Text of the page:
It’s true. It started with relevés and pliés, battements and tendus, then progressed to cabrioles and tour jetés. My hour – sometimes hour and a half – all for me. No kids, no husband, no pets – just the class. For more than ten years, every Tuesday evening I put on my leotard, tights and slippers and – at least in my head – I was a ballerina. As long as I didn’t look in the mirrors too closely I believed I looked just as beautiful and graceful as our instructor. Certainly I thought my leg was extended straight behind me and easily at a 90° angle. Or at least 45°.
I owe it all to a friend. Staying home with three kids under the age of 5, I was drowning. Not that I didn’t love it most minutes of most days of most weeks. But one day I read a Christmas letter from a friend, also a stay-at-home mom, who said she had fulfilled a lifelong dream by signing up for aikido classes. A light bulb went off. I could do that! Well, not aikido – really not an ambition of mine. But something else. My secret lifelong dream was to be a ballerina.
I let it stew for a few months. Too much time, too much money, nervousness, etc. But one day I picked up the yellow pages and called around. Hi, do you have adult ballet classes? A few scoffed. How many years have you studied? None? (always said on a rising pitch, incredulous that I would even consider such a thing). A few offered to let me try something else. Hip hop is very popular right now, we have that for adults. Then one, practically right down the street, said the magic words. Sure, we have a class. There’s one tonight – come try! I hemmed and hawed. I don’t have a leotard, no shoes. She was undeterred. Just try!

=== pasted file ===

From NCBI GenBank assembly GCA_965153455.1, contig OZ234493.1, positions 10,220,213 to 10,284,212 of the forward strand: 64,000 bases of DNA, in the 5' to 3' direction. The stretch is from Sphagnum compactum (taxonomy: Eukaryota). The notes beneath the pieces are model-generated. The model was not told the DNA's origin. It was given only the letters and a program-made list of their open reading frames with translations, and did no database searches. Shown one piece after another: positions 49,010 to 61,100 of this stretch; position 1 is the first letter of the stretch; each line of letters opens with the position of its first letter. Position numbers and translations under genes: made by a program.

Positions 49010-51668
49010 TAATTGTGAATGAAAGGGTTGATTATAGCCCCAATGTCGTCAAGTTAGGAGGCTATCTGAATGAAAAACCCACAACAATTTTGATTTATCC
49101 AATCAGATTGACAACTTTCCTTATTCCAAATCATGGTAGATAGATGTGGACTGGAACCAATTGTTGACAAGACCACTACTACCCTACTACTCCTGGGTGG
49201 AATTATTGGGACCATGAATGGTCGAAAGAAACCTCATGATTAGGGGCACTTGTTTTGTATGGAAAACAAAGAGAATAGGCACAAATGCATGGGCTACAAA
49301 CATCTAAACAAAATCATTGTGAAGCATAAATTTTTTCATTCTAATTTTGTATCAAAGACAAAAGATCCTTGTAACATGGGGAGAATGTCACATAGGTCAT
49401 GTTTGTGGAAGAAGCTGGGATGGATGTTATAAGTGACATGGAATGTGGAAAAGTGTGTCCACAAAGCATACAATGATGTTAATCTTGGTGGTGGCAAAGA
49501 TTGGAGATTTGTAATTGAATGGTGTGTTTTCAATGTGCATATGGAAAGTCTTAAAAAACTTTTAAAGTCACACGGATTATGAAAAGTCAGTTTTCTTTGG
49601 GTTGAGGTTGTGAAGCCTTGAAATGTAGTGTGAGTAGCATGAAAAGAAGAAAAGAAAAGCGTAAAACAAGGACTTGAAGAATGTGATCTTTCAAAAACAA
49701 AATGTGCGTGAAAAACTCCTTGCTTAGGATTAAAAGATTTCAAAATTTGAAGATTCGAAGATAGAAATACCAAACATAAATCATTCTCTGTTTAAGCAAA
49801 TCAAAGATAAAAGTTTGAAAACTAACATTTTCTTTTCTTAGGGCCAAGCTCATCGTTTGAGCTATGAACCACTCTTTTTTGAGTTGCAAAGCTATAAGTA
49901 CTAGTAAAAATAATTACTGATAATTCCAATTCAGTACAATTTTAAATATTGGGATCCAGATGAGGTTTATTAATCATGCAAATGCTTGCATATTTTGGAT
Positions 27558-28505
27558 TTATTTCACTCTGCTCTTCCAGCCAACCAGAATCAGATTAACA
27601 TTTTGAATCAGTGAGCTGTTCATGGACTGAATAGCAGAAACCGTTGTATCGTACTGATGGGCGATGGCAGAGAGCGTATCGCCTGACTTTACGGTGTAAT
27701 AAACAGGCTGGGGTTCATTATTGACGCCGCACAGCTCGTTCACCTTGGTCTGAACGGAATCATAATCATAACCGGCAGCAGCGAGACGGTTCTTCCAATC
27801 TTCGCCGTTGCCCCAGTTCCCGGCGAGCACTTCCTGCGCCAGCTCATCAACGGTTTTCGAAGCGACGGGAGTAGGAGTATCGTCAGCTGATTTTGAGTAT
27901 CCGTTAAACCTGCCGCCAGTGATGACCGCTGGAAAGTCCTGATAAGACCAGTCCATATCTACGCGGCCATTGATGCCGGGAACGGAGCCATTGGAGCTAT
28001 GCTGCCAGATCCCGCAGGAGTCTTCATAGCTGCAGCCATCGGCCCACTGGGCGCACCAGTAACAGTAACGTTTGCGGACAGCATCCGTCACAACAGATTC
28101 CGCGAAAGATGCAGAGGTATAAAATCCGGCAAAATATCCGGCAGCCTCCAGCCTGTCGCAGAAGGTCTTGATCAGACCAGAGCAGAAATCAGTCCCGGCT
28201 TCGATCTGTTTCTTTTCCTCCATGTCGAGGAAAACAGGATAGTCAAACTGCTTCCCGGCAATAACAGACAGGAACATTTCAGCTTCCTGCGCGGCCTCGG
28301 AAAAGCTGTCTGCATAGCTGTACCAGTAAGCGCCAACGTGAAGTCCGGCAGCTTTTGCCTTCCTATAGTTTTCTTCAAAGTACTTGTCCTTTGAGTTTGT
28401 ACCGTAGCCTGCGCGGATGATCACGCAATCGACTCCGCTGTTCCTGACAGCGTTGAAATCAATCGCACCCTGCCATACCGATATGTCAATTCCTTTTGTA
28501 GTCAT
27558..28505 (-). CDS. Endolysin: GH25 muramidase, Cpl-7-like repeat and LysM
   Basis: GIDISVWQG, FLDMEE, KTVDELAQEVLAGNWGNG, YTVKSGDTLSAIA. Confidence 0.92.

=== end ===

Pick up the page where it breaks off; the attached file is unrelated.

So I did. It was love at first plié. There were only a few in the class in the early years. One, the charter member as we called her, had three kids at the studio. One day she asked the owners if they’d ever considered an adult class. Next thing you know she was it – with the two owners standing on either side of her so that she always had someone to follow. I actually preceded my daughter at the studio by several months, but that’s how most of us started, following in our daughters’ footsteps. So much fun! Always supporting each other and laughing at ourselves. Trading envious glances when the teacher did a stretch that none of us would ever reach. And the best part – the dancing. Landing my first pirouette, and even better, nailing my first double. The first time my jeté looked more like a leap than a hurdle. Being able to touch the floor on a cambré. The Santa Polka at Christmas. Taking time off over the summer, then coming back in the fall and listening to every joint pop and crack that first time back at the barre. Joking that NEXT year we’d be good enough for recital. Joking further that we’d need long sleeved, long skirted costumes, and our dance would be only 16 counts long because that’s as much as we’d be able to remember. It was wonderful.
But I stopped going this past fall. It seemed time. The studio had changed hands. Our teacher was moving on. It had been 11 years. I’ll try something else, I promised myself. But every Tuesday I’d find myself looking at the clock, figuring out when I had to get ready. I think I’ll be going back. It seems time.